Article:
“Well, opinion is divided on it. If you ask many of the western Governments, including Canada and USA, global warming is a myth or at best an unproven theory. Therefore, these Governments do not any more feel the need to do anything significant singly or collectively, to address this issue. Some are blaming China of today or India of the near future, for being responsible for the mess. China of course is blaming the west for adding all the carbon di-oxide for the last few centuries through dirty industrialization in the first place. So, we are in a blame game right now.”
“Never mind China, Canada or USA and the blame game. How much time does a man in Tahiti have?”
“Man in Tahiti ?” Neil scratched his head. “I don’t believe I know that man, in tahiti.” He said in mock seriousness.
She cuffed him again.
“Well, if you ask me, we have crossed the point of no return already. How long the earth will take to make it hell for humans, is something no one can correctly predict. But a few decades to a century is the time span when the serious deterioration begins to hit us. So, you and I are likely to see the beginning of it. In fact we are already seeing the beginning of it for a long time, just did not wish to acknowledge it for what it is. But more than you and me, it is the next generation kids, and the next, that will really see the crap hit the fan, so to speak.”
Mabel contemplated the issue. “Why is it that so many scientists cannot tell us when this will begin to get nasty and how to prevent a catastrophe? We are an advanced technology civilization, are we not?”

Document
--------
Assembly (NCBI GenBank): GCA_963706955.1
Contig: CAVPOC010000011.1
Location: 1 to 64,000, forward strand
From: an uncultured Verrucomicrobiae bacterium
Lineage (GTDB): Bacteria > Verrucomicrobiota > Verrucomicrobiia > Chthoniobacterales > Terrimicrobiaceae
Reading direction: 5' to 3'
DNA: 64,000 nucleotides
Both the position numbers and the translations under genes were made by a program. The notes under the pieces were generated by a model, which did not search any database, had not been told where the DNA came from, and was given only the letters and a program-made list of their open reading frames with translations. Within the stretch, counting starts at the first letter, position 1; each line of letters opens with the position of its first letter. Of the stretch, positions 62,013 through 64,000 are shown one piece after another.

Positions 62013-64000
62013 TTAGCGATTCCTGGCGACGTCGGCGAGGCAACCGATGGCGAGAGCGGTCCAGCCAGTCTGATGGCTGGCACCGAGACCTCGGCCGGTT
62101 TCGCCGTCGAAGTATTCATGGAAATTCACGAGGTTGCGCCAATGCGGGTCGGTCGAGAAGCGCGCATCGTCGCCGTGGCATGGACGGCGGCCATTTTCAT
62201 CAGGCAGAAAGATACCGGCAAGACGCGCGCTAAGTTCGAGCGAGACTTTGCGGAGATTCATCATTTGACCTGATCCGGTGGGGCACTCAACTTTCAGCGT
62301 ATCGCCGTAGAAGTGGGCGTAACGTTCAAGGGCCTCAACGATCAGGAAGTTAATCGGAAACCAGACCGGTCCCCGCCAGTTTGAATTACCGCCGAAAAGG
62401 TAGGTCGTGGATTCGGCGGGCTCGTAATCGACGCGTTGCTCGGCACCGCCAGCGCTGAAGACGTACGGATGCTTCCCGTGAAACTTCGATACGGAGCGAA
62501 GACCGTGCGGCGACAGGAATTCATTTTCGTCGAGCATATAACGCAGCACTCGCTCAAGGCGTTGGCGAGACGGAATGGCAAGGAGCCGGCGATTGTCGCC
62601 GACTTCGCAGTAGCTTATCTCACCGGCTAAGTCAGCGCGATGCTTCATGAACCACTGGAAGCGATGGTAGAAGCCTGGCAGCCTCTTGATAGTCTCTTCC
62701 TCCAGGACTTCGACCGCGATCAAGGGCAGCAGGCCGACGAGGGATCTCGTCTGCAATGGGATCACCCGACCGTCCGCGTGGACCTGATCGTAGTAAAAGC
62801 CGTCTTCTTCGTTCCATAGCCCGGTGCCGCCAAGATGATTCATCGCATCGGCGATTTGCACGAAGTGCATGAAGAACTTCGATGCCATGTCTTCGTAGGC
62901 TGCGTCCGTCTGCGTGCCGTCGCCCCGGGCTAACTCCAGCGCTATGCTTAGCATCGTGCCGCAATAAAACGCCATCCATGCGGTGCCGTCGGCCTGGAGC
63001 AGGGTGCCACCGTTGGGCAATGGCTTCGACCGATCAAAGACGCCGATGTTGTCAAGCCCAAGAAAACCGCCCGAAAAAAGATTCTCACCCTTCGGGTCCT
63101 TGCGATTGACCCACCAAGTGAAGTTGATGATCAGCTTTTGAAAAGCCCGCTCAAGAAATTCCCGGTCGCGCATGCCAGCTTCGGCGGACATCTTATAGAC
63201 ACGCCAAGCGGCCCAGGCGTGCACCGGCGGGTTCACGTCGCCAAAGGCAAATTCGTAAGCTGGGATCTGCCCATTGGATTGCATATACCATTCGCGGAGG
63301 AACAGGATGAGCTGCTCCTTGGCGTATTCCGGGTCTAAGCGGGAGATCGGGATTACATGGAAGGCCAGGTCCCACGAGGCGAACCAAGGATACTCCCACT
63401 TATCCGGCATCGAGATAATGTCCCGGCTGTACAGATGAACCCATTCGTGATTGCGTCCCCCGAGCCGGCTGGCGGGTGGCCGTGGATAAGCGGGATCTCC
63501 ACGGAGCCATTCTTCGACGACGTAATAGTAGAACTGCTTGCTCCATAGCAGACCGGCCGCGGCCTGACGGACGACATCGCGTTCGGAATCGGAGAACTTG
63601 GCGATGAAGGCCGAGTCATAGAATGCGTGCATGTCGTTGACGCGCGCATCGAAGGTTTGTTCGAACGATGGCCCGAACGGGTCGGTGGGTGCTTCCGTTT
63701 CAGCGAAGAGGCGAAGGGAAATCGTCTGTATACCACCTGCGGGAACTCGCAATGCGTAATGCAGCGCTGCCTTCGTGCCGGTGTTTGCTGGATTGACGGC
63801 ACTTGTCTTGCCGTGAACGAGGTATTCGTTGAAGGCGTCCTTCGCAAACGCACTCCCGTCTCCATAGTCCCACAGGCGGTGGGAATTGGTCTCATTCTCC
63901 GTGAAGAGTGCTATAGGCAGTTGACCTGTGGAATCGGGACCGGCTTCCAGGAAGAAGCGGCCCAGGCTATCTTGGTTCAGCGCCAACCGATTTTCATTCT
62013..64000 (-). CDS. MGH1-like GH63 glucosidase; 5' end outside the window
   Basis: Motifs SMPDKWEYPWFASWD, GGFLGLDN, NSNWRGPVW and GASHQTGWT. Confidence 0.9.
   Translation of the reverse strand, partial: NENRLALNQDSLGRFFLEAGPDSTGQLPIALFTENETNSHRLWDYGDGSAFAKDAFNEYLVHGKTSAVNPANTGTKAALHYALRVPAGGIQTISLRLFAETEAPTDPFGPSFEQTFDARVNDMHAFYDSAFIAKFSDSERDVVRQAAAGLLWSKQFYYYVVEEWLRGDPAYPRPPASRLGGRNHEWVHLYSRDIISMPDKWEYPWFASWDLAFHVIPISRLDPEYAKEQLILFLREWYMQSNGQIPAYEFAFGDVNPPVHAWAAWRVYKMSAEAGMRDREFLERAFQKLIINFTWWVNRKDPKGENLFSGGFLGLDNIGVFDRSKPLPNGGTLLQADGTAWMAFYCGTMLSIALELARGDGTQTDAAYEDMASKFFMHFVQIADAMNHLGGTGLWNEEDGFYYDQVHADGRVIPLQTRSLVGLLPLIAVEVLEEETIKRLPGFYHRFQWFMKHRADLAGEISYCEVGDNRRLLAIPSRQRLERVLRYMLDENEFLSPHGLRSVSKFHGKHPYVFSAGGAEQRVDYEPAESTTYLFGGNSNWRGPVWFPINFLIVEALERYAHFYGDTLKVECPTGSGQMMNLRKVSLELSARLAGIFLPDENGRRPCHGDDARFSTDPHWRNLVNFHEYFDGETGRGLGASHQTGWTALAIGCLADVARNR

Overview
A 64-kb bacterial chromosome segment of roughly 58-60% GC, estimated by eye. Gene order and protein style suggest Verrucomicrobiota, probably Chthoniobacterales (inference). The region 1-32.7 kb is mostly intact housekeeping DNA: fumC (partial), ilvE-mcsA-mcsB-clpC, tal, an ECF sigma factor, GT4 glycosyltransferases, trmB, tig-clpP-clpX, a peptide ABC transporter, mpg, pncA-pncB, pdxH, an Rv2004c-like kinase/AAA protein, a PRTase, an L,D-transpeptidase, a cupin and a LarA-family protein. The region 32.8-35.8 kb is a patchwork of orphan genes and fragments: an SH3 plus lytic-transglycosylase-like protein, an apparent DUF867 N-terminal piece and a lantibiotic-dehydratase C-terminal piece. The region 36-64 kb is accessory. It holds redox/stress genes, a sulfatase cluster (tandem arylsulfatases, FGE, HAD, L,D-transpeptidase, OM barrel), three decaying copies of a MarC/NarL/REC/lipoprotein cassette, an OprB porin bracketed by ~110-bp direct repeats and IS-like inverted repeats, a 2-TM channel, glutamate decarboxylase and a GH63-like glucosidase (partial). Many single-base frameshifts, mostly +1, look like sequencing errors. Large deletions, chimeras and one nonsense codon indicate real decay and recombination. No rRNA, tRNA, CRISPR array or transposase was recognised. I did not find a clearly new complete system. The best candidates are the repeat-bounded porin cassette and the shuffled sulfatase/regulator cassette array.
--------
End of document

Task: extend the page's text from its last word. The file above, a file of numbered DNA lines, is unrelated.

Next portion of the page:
“Are we?” he asked back.
Mabel did not answer but widened her eyes at him. She did that, whenever confronted with a question that could have multiple answers.
“There are not too many independent pure scientists left in the world, Mabel.” Neil opined. “What we have is truck-loads of quasi-scientists that are funded by selfish organizations that pollute science and destroy neutral analysis. They want theories to come out protecting the business as usual model. Everything must relate to making a profit. Even curbing green house gas emission must be designed such that folks would trade on carbon credits and make money. Its disgusting to even think how little the world really cares of the future. We have bankers, politicians, corporate moguls and media pundits, animal right activists, sustainable living advocates, bleeding heart liberals and right wing conservatives – all pushing their own partial agenda on the table and making everything bewilderingly complex. Any debate on the issue stops being rational and scientific and descends into a cacophony of noise.”
“Hmm.. We need some clear thinking persons that can talk – right ?”
“Right. Dalai Lama is one clear thinking person. I do not know if he has read James Lovelock though. I know he is technically savvy and quite aware of many things. I read a book by him titled The Universe in a Single Atom: The Convergence of Science and Spirituality”. He is certainly wiser and more balanced than any other living religious guru that I know of. He is aware of global warming, but he is not the right person to think outside the box on this particular issue. It needs a scientists that is unfettered by interest groups.”